Supreme Court Justice Robert C. Grier Leaks Forthcoming Opinion to Party in the Case
ROBERT C. GRIER, Autograph Letter Signed, to John Reynolds, February 11, 1854. 3 pp., 8? x 12.5?. Expected folds; some soiling on outside page; very good.
In this intriguing letter Supreme Court Justice Robert C. Grier provides a preview of the Courts upcoming decision to one of the parties in the case. Later in 1854, the U.S. House of Representatives Judiciary Committee investigated Griers conduct in the case of Pennsylvania v. Wheeling and Belmont Bridge Company. Critics alleged that Grier had solicited a bribe, ignored the law in making his ruling, and leaked the Courts decision early in order to favor one of the parties. Although the Committees report exonerated Grier of all charges, it was authored by a fellow alumnus of Dickinson College and may have been biased. Three years later, Grier leaked the Courts forthcoming decision in the Dred Scott case to President-elect James Buchanan, who alluded to the outcome in his 1857 inaugural address.
By acts in 1820 and 1823, Congress granted a lot in Peoria, Illinois, to each settler who had not heretofore received a confirmation of claim or donation of any tract of land or village lot from the United States. Lands granted to settlers in Michigan, prior to the surrender of the western posts by the British government, made to carry out Jays Treaty of 1794, were not to be considered donations so as to exclude a settler from benefitting from the lots offered in Peoria.
Robert Forsyth (1808-1872), the son of Thomas Forsyth (1771-1833), claimed to own a lot in Peoria that he gad inherited from his father, whose title rested on settlement and occupation of the land before 1790 by French settler John Baptist Maillet, who sold it to John M. Coursell, who sold it to Thomas Forsyth. In opposition, John Reynolds, Josiah E. McClure, and John McDougall claimed title to the lot based on a patent from the United States to John L. Bogardus in 1838. They sued for an injunction to stop Forsyth from ejecting them from the land, and the federal circuit court in December 1852, granted the injunction. From that decision Forsyth appealed to the U.S. Supreme Court, and in this letter Justice Grier gives a preview of the Courts decision authored by Associate Justice John Catron.
I received your telegraph to send a copy of the decision in your case immediately by mail. The opinion is not yet made or delivered in court, and will not till next week, but I have obtained it from Judge Catron and will give you an abstract of its contents, which will serve every purpose as a copy of the whole under seal of the clerk beside saving the expense & delay.
After stating the case the Opinion proceeds It was assumed by the Court below that Forsyth had received as a donation the two tracts of land in Michigan within the meaning of the Act of 1823. That the Act contemplated a donation we think is true.... Thos Forsyth & his family were Canadian settlers & British subjects, residing on our side of the line, established by the treaty of Peace of 1783. By the sixth article of the treaty of 1783, it was provided, that no one should suffer by reason, that they took part with Great Britain in the War, in person or property. As Great Britain held possession of the country in Michigan regardless of the Treaty of 1783, a principal object of Jays treaty was to obtain actual possession.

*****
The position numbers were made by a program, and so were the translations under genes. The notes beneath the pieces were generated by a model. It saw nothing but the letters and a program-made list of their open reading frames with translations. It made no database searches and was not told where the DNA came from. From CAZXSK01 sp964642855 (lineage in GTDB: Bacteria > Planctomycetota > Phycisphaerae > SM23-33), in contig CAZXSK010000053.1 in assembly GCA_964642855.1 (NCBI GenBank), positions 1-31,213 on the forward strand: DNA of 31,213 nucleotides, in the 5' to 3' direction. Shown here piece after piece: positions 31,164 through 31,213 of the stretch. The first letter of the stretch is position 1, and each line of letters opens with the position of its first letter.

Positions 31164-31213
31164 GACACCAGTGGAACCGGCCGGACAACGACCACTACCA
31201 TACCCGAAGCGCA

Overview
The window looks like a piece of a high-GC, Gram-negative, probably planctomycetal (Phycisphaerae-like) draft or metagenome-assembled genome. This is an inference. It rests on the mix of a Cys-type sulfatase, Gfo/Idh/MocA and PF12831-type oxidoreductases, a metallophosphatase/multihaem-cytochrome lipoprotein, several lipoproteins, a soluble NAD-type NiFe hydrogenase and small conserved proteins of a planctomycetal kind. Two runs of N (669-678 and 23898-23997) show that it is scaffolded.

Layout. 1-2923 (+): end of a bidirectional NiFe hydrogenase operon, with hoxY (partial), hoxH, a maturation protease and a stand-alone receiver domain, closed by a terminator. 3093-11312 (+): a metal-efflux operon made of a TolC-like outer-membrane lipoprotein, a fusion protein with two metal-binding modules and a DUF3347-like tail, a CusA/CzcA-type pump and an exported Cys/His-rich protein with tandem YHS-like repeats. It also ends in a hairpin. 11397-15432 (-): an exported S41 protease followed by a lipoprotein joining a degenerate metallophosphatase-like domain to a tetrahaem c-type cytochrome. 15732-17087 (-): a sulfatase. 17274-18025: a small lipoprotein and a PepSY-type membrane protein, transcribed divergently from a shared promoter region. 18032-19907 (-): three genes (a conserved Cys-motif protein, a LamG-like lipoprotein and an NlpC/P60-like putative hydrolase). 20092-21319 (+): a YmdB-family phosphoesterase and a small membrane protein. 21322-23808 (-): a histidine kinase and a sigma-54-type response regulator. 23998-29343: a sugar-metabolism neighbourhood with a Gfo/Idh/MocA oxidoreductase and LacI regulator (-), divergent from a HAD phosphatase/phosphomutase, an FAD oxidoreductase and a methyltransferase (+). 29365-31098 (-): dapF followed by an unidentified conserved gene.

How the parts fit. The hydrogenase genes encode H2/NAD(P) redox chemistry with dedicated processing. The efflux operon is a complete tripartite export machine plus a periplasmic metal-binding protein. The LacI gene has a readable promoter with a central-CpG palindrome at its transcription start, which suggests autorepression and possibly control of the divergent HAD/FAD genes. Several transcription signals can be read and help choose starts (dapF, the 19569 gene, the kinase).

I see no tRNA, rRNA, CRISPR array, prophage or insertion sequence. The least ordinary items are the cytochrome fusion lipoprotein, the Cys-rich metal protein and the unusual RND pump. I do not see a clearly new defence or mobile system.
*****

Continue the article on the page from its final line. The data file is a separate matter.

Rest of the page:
Congress provided by the Act of March 3, 1807 S. 2. That to every person in possession at that date of any tract of land in his own right in Michigan Territory, which was settled, occupied & improved by him prior to the first day of July 1796 &c &c, such occupant should be confirmed in his title to the same.
We suppose it is free from controversy that these two tracts of land were the property of Thomas Forsyth in 1807 by virtue of the treaty of 1794, and just as plainly property, as lands held by a concession in Louisiana under the Spanish government by force of the treaty of 1803. In neither case could a donation be assumed to have been made, as Forsyth obtained no donation in Michigan, he was not within the prohibition presented by the Act of 1823, to settlers in the Village of Peoria and therefore the decree below must be reversed and bill dismissed; but without prejudice to either party in prosecuting and defending the suit at law sought to be enjoined by the bill, in regard to matters not hereby decided.
Robert C. Grier (1794-1870) was born in Pennsylvania and graduated from Dickinson College in 1812. He taught school while reading law and gained admission to the bar in 1817. He established a private practice in Bloomsburg and then Danville, Pennsylvania. A Jacksonian Democrat, Grier received an appointment as judge of the Pennsylvania District Court for Allegheny County, where he served from 1833 to 1846. President James K. Polk appointed Grier to the U.S. Supreme Court in 1846. In the Dred Scott decision of 1857, Grier was one of two northerners who sided with the majority and issued a concurring opinion. Six years later, he supported the Lincoln administration by writing the opinion in the Prize Cases that declared Lincolns blockade of southern ports to be constitutional. Grier served on the Supreme Court for more than 23 years, resigning in January 1870, due to frail health. He died eight months later.
From the famous Supreme Court collection of Scott Petersen.
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